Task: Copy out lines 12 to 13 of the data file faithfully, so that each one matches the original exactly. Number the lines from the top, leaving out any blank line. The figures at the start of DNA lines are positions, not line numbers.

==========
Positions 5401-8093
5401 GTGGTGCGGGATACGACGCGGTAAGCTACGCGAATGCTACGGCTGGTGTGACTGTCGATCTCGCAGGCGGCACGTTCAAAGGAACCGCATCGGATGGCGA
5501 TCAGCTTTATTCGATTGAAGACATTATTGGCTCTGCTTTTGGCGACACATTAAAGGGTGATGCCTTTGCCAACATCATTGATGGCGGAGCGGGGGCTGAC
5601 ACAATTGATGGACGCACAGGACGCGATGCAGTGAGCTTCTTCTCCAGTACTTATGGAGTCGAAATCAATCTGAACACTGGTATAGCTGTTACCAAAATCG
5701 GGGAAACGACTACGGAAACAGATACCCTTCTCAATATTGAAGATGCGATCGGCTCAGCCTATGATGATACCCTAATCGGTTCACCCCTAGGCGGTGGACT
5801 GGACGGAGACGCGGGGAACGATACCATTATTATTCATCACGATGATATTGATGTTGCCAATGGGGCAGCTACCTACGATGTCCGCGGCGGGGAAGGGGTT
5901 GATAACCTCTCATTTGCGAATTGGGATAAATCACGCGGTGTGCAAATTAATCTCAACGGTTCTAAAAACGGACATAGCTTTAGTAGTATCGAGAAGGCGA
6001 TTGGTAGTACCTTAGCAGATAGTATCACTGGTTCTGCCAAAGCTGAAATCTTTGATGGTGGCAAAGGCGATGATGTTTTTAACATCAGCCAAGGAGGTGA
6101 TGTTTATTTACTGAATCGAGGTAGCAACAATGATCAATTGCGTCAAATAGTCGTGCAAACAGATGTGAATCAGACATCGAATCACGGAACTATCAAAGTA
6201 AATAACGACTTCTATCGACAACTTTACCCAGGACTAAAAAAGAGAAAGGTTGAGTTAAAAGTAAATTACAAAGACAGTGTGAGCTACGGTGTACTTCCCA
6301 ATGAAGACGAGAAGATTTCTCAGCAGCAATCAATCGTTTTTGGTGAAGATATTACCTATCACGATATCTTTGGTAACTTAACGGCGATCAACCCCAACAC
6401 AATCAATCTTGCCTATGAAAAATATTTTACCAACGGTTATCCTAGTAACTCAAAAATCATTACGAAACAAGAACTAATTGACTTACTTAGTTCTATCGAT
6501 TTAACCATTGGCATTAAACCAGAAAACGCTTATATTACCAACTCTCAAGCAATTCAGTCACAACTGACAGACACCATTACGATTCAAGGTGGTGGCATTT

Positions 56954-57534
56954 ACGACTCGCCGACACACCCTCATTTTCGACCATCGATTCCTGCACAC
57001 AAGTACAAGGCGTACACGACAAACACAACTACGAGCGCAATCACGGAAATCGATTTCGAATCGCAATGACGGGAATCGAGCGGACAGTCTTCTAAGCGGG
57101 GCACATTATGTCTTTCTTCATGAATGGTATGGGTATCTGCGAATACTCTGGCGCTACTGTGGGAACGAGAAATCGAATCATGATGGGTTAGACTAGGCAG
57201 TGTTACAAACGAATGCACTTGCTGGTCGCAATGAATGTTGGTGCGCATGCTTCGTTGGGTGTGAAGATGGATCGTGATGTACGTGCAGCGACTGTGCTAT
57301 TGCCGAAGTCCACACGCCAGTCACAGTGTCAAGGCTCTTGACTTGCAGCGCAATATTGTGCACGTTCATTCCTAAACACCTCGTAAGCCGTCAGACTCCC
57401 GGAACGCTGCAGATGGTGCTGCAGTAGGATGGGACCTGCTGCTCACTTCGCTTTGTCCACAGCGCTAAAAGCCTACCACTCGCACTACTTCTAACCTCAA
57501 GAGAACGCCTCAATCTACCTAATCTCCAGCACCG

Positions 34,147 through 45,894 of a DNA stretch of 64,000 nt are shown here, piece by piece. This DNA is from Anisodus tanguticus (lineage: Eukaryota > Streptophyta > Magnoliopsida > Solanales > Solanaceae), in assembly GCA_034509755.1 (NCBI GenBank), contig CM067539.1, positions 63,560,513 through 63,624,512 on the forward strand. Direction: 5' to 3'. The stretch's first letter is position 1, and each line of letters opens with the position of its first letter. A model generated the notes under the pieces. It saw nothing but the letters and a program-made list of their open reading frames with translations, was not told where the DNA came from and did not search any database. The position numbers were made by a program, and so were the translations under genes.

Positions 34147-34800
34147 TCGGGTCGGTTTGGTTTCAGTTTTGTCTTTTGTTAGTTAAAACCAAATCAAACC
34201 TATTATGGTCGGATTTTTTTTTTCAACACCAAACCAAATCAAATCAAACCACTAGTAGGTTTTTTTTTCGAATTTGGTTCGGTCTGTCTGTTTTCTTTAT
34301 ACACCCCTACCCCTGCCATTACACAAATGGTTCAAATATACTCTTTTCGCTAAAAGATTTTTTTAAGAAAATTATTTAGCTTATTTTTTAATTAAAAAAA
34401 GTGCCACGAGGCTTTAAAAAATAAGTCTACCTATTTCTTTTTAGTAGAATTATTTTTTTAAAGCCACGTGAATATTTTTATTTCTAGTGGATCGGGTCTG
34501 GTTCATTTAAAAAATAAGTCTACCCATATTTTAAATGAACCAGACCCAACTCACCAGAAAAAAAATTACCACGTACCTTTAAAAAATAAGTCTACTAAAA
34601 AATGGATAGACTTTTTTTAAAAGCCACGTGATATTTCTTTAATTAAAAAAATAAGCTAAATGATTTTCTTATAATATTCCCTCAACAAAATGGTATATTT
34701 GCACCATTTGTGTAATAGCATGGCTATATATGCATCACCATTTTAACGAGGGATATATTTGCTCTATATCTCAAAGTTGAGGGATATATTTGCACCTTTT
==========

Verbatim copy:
6401 AATCAATCTTGCCTATGAAAAATATTTTACCAACGGTTATCCTAGTAACTCAAAAATCATTACGAAACAAGAACTAATTGACTTACTTAGTTCTATCGAT
6501 TTAACCATTGGCATTAAACCAGAAAACGCTTATATTACCAACTCTCAAGCAATTCAGTCACAACTGACAGACACCATTACGATTCAAGGTGGTGGCATTT